Essential steps to safe, clean care The following products can then be used to address some of the outstanding actions that may be required as a result of the self-assessment exercise. The Essential Steps underpin the organisation’s key challenges and are designed to ensure that the correct actions are completed with all patients/service users every time they receive treatment or care. They aim to provide high reliability to key clinical procedures and care processes to reduce the risk of HCAI. They have been developed in the following areas that, if addressed, will improve cleanliness and safety of care: • preventing the spread of infection; • urinary catheter care; • enteral feeding. The techniques used within the Essential Steps are reflected in publications that have highlighted the need to improve the reliability of clinical processes. In a series of articles entitled `Inpatient safety’ in the Lancet in 2004, Bion and Heffner stated that: `safety and reliability are the most important components of quality in healthcare’1. In the field of HCAI, the statement echoes that of the EPIC group, which in 2001 identified precautions that could be applied as standard principles by `ALL healthcare practitioners to the care of ALL hospital in-patients, ALL of the time’3. The Essential Steps assist clinical governance by attempting to ensure that all patients receive a consistent quality of clinical care by minimising unwarranted variation in its delivery. Each of the Essential Steps does not replace or add to existing guidance for infection control, but translates it into a format that enables a systematic measurement of the application of the guidance. Where local guidance and policies already exist, their use in clinical or care practice can be assessed by the Essential Steps, or by tailoring the review tool to meet local needs. Each Essential Step has a series of risk elements and associated safety action points relevant to a clinical process. The risk elements identify what staff should be doing, and the safety action points state how the risk elements should be performed. They are evidence-based and, if carried out consistently during care provision or clinical treatment, will reduce variation and improve safety. Urinary catheter care and Enteral feeding each have a section entitled Preventing the spread of infection, because the elements within this are integral to all of the Essential Steps.

Review tool At the end of each Essential Step leaflet, there is a review tool. This has been developed to help staff in practice to determine whether all of the risk elements and safety action points are being performed. Individuals can determine how they want to use the tool, for example through peer review or as a group activity. The frequency of observations can also be decided locally. However, experience from the Modernisation Agency has shown that a short timescale for making the series of observations, feeding back results and clinical staff generating improvement ideas allows for changes in the clinical or care process to be made more rapidly. The duration of a sequence of observations should also be decided locally. The review tool is not meant to be a continuous record of practice, but to serve as a way of identifying where improvements can be made.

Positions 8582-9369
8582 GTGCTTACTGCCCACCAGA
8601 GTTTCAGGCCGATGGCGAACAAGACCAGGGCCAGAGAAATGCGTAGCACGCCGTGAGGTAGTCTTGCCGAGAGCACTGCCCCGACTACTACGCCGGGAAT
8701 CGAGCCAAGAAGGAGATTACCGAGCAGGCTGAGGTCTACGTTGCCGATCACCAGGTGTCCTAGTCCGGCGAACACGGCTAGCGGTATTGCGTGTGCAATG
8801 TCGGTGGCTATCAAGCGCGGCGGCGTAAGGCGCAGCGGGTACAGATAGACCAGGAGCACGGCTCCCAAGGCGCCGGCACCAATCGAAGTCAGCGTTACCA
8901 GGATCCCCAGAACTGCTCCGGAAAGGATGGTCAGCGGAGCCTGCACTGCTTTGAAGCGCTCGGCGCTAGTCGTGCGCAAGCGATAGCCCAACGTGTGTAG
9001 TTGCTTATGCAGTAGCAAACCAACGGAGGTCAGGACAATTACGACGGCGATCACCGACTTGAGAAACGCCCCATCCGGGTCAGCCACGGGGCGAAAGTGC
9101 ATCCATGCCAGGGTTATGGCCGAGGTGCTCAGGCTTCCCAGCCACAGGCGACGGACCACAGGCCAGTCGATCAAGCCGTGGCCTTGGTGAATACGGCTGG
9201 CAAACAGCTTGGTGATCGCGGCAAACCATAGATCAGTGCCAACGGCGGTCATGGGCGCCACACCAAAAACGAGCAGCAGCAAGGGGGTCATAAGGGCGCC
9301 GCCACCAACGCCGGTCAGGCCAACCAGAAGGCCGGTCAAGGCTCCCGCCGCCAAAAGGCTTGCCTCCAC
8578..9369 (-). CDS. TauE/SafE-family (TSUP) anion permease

Introduction Why have we done this? In 2005, the Department of Health commissioned the NHS Institute for Innovation and Improvement to adapt the Saving Lives delivery programme2 for non-acute/community settings in health and social care, particularly in care homes. The design and concepts within Essential steps to safe, clean care have been informed by working closely with frontline staff and consulting with a wide range of community services during the project. Who is this for? This framework is aimed at organisations that provide and commission health and social care services outside the acute hospital setting. What is its purpose? Essential steps to safe, clean care aims to provide a framework to support local organisations’ use of best practice to prevent and manage the spread of infections and ultimately improve patient and service user safety. The framework is composed of a number of interlinked tools and products and can be used on an organisation-wide basis, as well as in individual departments, teams, care homes and so forth. The idea is that organisations determine for themselves which of the elements they wish to use once they have assessed their current position in preventing and managing infections. Essential steps to safe, clean care is intended to be implemented and used in ways that will support local success. It is not expected that all organisations will involve the same staff grades or roles, as the tools are locally adaptable. Tools and products provided include: • self-assessment tool and future action; • signposting to useful resources to inform users; • three key Essential Steps that, if implemented within organisations, may impact significantly on reducing the level of infections; • review tools to assist individuals/teams in monitoring compliance and to record continuous compliance or improvement; • certificates for staff, to recognise their progress in performing safer practice; • posters to provide simple safety messages to both staff and visitors.

Guidance notes